Much like AMZN, TSLA is about selling the future rather than present day profits. With the setbacks recently reported by TSLA in terms of actually making cars, Elon Musk and his minions dare not even speculate about eventual profitability at this stage of the game. When confronted by the most recent failures to meet manufacturing goals, Musk pivoted on a dime and announced the construction of a new factory in China.
By comparison, GE sports a $175 billion market cap vs $51 billion for TSLA, which is still near its all-time high but is unprofitable and has $10 billion in high-yield debt. Cutting tax rates is great for the profitable, but of limited value to those like TSLA who have yet to report taxable income and can’t seem to hit operational goals. But investors love TSLA and hate GE, and perhaps with good reason.
Mark Twain said it is easier to fool people than to convince them they’ve been fooled, a statement tailor made for the TSLA phenomenon. Perhaps that’s why TSLA continues to raise new money to feed its growing burn rate, this even as GE sinks. Meanwhile, the major automakers show signs of ganging up on the new era car maker TSLA.
Short-seller Jim Chanos said last year, after the $2.6 billion merger with SolarCity Corp, that Tesla Motors is a "walking insolvency." Agreed. TSLA certainly has negative cash flow, but unlike GE, it has a positive narrative. Henry Ford said that you cannot build a reputation on what you are going to do, the polar opposite of the approach by TSLA founder Elon Musk.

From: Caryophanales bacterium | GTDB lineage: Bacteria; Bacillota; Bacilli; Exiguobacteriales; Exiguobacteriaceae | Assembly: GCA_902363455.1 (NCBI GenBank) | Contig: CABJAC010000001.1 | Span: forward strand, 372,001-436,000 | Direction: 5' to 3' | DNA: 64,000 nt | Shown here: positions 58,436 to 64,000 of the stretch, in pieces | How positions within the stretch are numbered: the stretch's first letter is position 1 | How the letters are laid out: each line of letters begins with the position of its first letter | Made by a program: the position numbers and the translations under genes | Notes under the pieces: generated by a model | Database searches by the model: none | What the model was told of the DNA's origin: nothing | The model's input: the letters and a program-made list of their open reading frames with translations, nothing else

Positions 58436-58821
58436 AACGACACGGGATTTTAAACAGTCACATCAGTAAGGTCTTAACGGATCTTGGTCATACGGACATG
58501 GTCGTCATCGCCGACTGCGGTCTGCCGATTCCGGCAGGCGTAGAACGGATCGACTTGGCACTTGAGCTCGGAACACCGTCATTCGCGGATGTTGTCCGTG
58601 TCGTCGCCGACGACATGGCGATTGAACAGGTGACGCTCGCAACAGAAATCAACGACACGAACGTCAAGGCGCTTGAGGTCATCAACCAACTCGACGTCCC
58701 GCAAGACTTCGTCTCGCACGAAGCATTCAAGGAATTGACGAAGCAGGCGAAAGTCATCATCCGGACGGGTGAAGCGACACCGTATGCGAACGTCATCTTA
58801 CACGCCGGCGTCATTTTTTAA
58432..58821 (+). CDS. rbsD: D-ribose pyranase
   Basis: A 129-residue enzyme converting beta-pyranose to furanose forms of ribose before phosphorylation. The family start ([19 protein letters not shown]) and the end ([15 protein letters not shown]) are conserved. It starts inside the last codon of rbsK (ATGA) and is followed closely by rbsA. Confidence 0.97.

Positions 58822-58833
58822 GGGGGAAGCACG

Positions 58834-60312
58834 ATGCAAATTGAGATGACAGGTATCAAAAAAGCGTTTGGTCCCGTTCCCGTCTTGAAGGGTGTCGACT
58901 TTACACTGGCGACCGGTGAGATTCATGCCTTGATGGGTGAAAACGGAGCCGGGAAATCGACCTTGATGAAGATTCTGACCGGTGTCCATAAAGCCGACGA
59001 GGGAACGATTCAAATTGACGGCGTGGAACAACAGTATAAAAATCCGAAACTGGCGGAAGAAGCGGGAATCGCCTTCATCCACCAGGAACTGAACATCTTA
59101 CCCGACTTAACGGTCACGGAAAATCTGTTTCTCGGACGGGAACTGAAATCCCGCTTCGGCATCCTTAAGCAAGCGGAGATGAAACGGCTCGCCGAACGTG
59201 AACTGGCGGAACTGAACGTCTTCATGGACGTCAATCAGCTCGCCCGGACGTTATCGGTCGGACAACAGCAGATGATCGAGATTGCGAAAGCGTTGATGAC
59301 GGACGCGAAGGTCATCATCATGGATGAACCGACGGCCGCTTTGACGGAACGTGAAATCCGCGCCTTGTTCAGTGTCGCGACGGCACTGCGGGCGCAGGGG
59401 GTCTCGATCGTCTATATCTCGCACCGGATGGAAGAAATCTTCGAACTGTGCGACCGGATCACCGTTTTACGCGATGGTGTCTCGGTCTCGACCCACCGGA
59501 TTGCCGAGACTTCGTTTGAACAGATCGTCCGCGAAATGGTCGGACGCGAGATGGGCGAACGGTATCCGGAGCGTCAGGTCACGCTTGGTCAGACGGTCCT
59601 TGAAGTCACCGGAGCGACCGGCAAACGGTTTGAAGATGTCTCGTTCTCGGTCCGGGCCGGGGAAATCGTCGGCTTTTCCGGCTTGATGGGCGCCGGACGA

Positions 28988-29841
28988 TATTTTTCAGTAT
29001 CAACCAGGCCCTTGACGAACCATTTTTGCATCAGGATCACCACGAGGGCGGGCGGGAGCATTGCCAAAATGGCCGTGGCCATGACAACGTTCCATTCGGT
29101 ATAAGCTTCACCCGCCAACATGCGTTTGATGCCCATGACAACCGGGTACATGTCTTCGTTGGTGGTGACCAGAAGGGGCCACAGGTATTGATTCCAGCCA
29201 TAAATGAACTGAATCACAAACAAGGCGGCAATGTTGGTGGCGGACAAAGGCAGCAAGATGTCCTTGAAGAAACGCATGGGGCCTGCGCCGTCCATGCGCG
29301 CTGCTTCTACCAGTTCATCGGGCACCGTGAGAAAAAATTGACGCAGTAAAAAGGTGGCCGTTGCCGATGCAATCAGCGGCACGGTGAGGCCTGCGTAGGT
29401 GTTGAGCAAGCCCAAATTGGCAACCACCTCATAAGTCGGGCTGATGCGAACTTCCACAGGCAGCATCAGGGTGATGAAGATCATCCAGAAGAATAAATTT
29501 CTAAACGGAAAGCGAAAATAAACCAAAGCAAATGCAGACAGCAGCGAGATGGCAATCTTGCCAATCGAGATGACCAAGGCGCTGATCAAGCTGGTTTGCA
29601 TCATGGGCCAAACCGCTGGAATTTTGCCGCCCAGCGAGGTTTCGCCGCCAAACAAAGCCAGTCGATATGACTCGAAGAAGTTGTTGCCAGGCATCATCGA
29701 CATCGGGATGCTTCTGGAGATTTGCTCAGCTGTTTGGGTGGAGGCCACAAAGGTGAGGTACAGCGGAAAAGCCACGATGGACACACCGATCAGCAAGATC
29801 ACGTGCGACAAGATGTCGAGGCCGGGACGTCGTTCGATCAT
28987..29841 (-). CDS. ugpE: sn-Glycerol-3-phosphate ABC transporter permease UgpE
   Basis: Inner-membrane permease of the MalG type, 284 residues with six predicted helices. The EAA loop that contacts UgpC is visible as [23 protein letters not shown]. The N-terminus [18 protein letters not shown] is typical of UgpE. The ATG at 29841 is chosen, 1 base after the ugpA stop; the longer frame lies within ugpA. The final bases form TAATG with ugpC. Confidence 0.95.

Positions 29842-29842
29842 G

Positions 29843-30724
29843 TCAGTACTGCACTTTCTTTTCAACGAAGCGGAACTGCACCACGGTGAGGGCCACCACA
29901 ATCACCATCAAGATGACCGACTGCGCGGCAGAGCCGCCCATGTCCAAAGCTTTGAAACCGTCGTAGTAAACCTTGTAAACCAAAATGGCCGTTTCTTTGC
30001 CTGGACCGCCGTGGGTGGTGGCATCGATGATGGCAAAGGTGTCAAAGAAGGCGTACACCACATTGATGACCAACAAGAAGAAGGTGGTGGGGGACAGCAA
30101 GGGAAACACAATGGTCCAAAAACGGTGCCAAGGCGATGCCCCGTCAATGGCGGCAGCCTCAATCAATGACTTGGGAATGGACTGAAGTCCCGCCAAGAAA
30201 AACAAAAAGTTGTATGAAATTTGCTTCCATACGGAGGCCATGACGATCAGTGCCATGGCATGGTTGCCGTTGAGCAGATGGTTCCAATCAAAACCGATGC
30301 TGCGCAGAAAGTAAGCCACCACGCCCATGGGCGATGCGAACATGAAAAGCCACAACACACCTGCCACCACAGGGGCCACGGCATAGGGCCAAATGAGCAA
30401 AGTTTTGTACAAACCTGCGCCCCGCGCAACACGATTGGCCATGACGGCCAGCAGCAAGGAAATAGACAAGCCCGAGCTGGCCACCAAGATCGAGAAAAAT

Ford Motor Co returned its seed investors’ capital in full after the first year of operations, but investors in TSLA may never seen dollar one. Of course, a century ago cars were the new thing, while today electric cars are a strange novelty meant to make wealthy people feel responsibly green – even if lithium batteries are a dirty and expensive way to store and deliver energy.
In his effort to change the world, Musk is fighting the tides of history as well as the relentless logic of accrued interest. Musk's love child is also in a technological race with firms that want to put a sustainable propulsion source inside electric cars. The Economist reports that Mercedes-Benz is planning to introduce a plug-in hybrid SUV that combines a battery pack with a fuel-cell generator. This design is meant to replace internal-combustion engines when the EU plans to go entirely electric in 2040.
We continue to believe that hybrids are the answer for clean transportation, even if the auto industry must kowtow to political correctness and build absurd battery powered cars. But forget the batteries and firms like TSLA that are pursuing this retrograde technology. Call us when the all electric Ford F-250 Super Duty truck with a compact gas turbine for power is ready for a test drive.
And, no, we’re not buying or selling short TSLA or GE, but we are still accumulating a position in PayPal (PYPL), one of the more interesting names in fintech.
BTW, hard copies of "Ford Men: From Inspiration to Enterprise" are again available on Amazon after a several week hiatus. Apologies for the operational issues.
This Hedgeye Guest Contributor piece was written by Christopher Whalen, author of the new book Ford Men and chairman of Whalen Global Advisors. Over the past three decades, he has worked for financial firms including Bear, Stearns & Co., Prudential Securities, Tangent Capital Partners and Carrington. This piece does not necessarily reflect the opinion of Hedgeye.